I thank the hon. Lady for her question. May I correct the hon. Member for Bolsover (Mr Skinner), who suggested from a sedentary position that one of us might be getting the sack, by saying that I doubt it, because it is the previous Government who have just got the sack? In answer to the hon. Lady’s question, I say that there is no doubt that anything that the Government do must have a strong evidence base. It is for individuals to take responsibility for their health, and that includes healthy eating. However, the Government can help people make better choices—for example, by providing information, advice and so on.
I am little disappointed in that answer. Maternal nutrition before and during pregnancy is essential to the birth of a healthy baby. The Joseph Rowntree Foundation has shown that a healthy diet costs a minimum of £43 a week. A young woman on jobseeker’s allowance receives only £51.85 a week, so can the Minister explain what she will do to ensure that young women on such low incomes can choose a healthy diet?
I am sorry that the hon. Lady was disappointed. Clearly, she does not feel that the Government should take a strong evidence-based approach to public health. I should point out to her that although life expectancy has increased, the gap between the rich and the poor has widened. If we look at the difference between spearhead areas and the country as a whole, we can see that the gap went up by 7% for men and 14% for women. We are determined to reverse that.
Will the Minister join me in condemning the vote in the European Parliament not to back the traffic light system of food labelling, which is the clearest way of communicating nutritional messages? That followed a lot of lobbying by companies such as PepsiCo, Tesco and Kellogg’s. What will she do in terms of speaking to European colleagues to get that important scheme back on the agenda?
Again, the hon. Gentleman raises the point that anything we do must have a strong evidence base. We are considering a number of schemes at the moment. What is important is that people have the information on the pack of food that they buy, so that they can make good choices about what they eat.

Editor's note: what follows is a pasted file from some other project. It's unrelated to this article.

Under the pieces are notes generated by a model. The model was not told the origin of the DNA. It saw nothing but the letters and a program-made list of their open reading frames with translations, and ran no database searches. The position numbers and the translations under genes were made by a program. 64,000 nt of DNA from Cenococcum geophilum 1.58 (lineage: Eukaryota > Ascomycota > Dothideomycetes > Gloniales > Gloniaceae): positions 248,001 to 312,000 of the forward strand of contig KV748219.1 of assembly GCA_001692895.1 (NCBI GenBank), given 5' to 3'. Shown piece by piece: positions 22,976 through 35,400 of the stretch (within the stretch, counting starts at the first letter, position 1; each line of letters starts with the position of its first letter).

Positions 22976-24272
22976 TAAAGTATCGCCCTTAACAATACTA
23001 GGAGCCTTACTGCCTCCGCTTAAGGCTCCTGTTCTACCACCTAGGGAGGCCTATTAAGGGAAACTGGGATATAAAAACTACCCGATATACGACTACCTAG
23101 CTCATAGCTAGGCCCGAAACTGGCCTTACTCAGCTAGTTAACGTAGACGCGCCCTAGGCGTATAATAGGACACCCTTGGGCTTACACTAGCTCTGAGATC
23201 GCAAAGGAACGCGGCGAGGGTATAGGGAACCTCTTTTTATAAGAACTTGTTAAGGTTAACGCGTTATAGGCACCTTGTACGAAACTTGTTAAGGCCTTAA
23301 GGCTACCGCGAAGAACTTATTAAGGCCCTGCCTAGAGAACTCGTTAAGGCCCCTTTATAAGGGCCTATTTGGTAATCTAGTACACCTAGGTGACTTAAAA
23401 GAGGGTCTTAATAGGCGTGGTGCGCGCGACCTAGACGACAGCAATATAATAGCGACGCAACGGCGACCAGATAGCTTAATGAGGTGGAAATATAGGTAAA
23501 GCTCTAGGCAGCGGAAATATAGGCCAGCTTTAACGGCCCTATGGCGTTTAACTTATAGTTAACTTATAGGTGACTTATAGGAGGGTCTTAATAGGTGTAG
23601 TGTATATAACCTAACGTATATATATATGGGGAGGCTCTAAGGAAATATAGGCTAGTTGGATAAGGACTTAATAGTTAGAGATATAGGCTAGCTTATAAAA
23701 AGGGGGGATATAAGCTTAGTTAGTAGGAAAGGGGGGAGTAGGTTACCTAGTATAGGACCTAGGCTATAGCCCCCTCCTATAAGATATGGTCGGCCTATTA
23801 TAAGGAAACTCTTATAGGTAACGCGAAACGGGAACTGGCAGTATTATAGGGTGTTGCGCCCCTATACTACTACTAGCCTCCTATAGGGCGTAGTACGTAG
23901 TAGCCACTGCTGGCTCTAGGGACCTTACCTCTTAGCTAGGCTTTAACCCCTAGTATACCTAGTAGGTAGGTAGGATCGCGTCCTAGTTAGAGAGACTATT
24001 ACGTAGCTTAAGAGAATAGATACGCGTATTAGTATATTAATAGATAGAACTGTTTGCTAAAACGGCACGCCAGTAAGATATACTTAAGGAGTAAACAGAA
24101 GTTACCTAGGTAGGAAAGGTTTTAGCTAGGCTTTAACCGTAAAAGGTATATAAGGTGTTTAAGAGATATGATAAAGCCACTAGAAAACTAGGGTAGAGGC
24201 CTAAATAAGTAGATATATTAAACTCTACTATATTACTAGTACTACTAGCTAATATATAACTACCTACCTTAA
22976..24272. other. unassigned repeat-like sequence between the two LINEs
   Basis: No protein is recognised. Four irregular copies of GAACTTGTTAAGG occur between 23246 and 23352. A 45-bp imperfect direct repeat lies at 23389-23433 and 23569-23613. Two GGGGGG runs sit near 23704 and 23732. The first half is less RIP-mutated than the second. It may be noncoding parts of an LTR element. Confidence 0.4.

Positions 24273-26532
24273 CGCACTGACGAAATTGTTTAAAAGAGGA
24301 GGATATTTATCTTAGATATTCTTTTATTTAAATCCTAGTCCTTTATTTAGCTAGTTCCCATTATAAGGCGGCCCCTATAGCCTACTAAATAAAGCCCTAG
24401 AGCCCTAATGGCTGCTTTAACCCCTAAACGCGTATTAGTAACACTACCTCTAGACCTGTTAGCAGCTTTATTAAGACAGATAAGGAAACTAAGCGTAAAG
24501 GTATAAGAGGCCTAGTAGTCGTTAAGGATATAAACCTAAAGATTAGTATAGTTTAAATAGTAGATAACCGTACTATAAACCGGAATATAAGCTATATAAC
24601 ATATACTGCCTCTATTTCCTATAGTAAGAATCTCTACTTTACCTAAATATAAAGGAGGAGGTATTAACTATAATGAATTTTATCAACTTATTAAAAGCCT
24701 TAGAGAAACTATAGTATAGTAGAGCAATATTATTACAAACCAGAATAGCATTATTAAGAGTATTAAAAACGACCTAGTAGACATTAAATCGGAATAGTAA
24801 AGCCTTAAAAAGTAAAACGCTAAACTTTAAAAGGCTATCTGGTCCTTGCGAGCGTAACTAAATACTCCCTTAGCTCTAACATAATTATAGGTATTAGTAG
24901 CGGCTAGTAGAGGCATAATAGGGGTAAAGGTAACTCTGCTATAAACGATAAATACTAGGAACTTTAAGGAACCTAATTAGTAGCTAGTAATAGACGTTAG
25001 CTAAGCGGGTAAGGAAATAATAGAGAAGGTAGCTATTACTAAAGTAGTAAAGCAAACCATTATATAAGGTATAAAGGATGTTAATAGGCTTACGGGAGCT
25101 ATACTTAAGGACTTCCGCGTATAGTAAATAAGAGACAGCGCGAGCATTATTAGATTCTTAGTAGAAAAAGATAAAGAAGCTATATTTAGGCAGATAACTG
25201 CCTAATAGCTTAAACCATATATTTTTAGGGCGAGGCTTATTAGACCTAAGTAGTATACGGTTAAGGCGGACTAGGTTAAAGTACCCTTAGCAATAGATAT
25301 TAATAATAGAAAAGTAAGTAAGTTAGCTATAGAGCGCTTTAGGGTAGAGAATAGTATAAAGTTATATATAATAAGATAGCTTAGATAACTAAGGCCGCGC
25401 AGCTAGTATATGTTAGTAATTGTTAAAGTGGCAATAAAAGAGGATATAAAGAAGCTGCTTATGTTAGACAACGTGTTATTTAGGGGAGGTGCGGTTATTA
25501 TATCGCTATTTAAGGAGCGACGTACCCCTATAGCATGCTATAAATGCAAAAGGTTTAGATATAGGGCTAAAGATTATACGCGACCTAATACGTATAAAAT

Last week’s Budget scrapped the health in pregnancy grant, which helps all pregnant women to eat healthily in the final 12 weeks of their pregnancy. The previous week, the Government scrapped the free school meals pilot for 500,000 children, thrusting 50,000 children back under the poverty line. They have also scrapped free swimming for under-16s and pensioners just as the long summer holidays begin. Is that not the most extraordinary start for a Government who promised to rename the Department of Health the “Department of Public Health”? With so many broken promises in their first seven weeks, how can we trust a word that they say about public health?
The hon. Lady and I have exchanged niceties in a slightly calmer atmosphere in another setting. I find it staggering that Opposition Members cannot understand that what matters is not what we spend but how effective that spending is. They simply cannot understand it. In fact, Labour has said that it would cut the NHS, whereas we have said that we will not. The sick must not pay for Labour’s debt crisis. We did not get us into this mess, but I would point out to the hon. Lady that everything that we do must be based on evidence. It is not what you spend, but what you spend it on, that matters.